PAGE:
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Chrysler-Fiat chief executive Sergio Marchionne is asking for a government handout to retool a minivan plant in Windsor and keep jobs in Canada.Fred Lum/The Globe and Mail

Back in late 2011 after the Occupy Wall Street protests, Fiat-Chrysler chief executive Sergio Marchionne gave a speech in Toronto to decry what he called "the most inane displays of greed." The reference was to behaviour he had observed while serving on various corporate boards over the years.

Just two years before that speech, Chrysler sought (and received) $2.9-billion from Canada's taxpayers and $12.4-billion from the U.S. government, amid a doomsday scenario for the automotive sector. It was rather cheeky of Mr. Marchionne, then, to try to take the side of the "99 per cent." Chrysler has always been a poster boy for the sort of avarice that some companies inflict on 100 per cent of taxpayers: the ever-constant demand that governments ante up money or a company will shift production to another jurisdiction.

Chrysler's strategy to separate Canadian taxpayers from their dollars is on display once again. In January, Mr. Marchionne informed the federal and Ontario governments that his company might take its future investment elsewhere. However, the company has hinted such a fate can be avoided if the two governments serve up substantial tax dollars for retooling a minivan plant in Windsor. The Globe and Mail has reported that Chrysler is looking for $700-million to "preserve" 4,600 jobs. Do the math and that's more than $152,000 per Chrysler job.

The latest request is nothing new for Chrysler or others in the automotive sector. Since 2003, including the 2009 bailout cash, the federal and Ontario governments have offered up $17.2-billion to various automotive companies, courtesy of taxpayers. And there's more of that to come: In last week's budget, the federal government deposited another $500-million into the Automotive Innovation Fund, a sort of slush fund for the automotive sector.

Pre-2009 subsidies from both governments include: $175-million in 2003 for General Motors Co.; $200-million in 2004 for Ford Motor Co.; $435-million in 2005 for GM; $125-million in 2005 for Toyota Motor Corp.; $123-million in 2005 for Daimler-Chrysler; $15-million in 2006 for Honda Motor Co. Ltd.; $80-million in 2008 for Ford. After the 2009 bailout, further announcements from Ottawa and Ontario include $142-million for Toyota in 2011 and $143-million in 2013 for Ford.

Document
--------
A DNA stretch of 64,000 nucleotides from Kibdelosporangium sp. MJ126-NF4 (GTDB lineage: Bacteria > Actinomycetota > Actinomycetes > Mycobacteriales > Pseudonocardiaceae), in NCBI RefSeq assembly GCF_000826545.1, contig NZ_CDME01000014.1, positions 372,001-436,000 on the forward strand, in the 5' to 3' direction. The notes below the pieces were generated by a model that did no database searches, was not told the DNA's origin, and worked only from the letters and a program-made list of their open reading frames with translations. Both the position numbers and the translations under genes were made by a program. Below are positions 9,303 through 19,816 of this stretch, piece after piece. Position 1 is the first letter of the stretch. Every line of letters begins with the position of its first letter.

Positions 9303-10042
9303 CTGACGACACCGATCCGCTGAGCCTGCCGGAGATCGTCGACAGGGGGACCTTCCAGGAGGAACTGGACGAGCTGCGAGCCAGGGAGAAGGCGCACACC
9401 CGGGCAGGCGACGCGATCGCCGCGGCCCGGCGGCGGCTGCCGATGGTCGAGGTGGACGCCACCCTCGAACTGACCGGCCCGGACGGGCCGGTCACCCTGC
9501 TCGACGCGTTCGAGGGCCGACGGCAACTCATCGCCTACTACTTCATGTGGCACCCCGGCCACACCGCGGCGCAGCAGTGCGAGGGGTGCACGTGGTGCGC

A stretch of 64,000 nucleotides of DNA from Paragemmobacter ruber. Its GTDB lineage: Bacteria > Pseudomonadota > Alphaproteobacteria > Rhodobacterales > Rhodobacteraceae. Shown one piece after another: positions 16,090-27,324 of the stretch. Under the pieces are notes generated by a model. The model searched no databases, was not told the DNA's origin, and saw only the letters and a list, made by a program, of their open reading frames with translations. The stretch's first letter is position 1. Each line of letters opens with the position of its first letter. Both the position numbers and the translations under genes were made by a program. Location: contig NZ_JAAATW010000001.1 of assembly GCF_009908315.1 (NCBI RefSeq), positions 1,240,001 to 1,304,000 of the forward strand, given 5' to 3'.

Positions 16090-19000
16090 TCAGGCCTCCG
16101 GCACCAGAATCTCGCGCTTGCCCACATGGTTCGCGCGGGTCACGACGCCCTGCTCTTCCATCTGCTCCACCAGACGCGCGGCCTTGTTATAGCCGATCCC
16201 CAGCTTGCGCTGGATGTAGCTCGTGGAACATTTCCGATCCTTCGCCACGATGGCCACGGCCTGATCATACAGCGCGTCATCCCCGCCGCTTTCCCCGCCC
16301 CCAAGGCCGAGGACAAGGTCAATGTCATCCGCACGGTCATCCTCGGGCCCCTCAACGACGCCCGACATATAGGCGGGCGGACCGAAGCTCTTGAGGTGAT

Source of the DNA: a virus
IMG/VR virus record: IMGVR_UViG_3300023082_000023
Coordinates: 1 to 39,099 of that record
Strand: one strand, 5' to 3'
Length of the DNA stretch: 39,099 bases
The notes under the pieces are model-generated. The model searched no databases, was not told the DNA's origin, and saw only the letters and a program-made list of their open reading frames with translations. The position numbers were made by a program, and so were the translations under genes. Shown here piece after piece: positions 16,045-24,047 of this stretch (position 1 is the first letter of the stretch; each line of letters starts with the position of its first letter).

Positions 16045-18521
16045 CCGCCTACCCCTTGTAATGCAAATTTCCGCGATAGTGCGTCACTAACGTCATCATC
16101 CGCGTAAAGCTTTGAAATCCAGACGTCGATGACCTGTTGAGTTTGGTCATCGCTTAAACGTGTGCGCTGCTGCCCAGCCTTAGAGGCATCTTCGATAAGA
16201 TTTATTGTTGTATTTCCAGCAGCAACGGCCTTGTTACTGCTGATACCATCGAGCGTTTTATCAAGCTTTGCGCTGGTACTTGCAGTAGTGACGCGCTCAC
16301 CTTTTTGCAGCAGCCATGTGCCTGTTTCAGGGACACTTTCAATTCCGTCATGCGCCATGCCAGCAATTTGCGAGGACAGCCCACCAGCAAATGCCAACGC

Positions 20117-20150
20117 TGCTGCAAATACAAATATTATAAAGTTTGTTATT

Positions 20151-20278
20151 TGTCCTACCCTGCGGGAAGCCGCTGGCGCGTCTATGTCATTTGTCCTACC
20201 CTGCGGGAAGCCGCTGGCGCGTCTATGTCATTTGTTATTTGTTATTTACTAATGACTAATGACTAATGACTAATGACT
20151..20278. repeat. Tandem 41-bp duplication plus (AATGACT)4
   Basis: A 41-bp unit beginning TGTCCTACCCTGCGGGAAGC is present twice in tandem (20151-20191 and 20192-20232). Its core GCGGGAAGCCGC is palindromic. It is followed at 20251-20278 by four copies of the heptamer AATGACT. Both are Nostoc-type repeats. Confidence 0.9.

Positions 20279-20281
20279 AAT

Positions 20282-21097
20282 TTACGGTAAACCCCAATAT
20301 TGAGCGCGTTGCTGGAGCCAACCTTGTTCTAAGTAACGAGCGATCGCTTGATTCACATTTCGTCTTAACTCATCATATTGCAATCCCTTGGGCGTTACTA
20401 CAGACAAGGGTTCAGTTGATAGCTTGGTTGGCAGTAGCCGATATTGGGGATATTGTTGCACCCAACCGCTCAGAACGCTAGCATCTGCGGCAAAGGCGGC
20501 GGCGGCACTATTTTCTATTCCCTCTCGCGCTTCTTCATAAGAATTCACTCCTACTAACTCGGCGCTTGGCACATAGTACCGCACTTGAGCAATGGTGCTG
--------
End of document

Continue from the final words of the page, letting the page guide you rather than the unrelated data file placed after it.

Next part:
Contrary to the claims of rent-seeking executives, only some of the disbursed money ever finds its way back to taxpayers. For example, out of the $2.9-billion Chrysler received in the 2009 bailout, my calculations, based on numbers provided by the federal Department of Finance, show that after all the repayments, stock sales and interest repayments are included, taxpayers are still out $810-million.

Taxpayer subsidies to businesses have many troubling aspects. For one thing, no company can guarantee employment, no matter how much money politicians throw at it. That lesson is something Canadians just learned again with Bombardier Inc., which recently announced it would lay off 1,700 people, despite having received more than $1.1-billion over the decades from Industry Canada.

Many of the claims that provide the political "cover" for corporate welfare – extra economic growth, an increase in employment, more tax dollars to some local government – are often a mirage.

One expert on such subsidies, Heinz University Professor Terry Buss, has noted that government and industry studies that argue for the supposed beneficial effects of corporate welfare often fail to account for the substitution effect. That is where "gains" to one region are necessarily offset by losses elsewhere – such as layoffs at a competitor's plant or reduced tax revenues to a government somewhere else when a facility is shuttered due to increased competition from a taxpayer-financed competitor.

There is another odd aspect to the business subsidy game: how it props up the biggest corporations. Since 1961, of the more than $22-billion disbursed to business by just one federal department, Industry Canada, half, or $11-billion, was provided to just 25 corporations – most of which were automotive and aerospace companies with significant market capitalizations. Corporate welfare is failed industrial policy for many reasons, but the evidence shows the cash overwhelmingly ends up with existing industry players that enjoy political clout and can afford to lobby for subsidies.

Corporate welfare is the ultimate evasion of responsibility. It helps companies avoid the consequences that consumers would otherwise assign to a company. The evasion is demonstrated rather clearly by Chrysler's two government bailouts since the late 1970s.

By asking for yet another $700-million from taxpayers, Sergio Marchionne again displays some of the many problems with corporate welfare: It most often flows to the established players; it rewards companies that plenty of consumers have already rejected; and it creates a Pavlovian expectation from those companies of repeated infusions of taxpayer cash in the future.

Mark Milke is a Senior Fellow with the Fraser Institute and author of: Tax Me I'm Canadian: A Taxpayer's Guide to Your Money and How Politicians Spend It.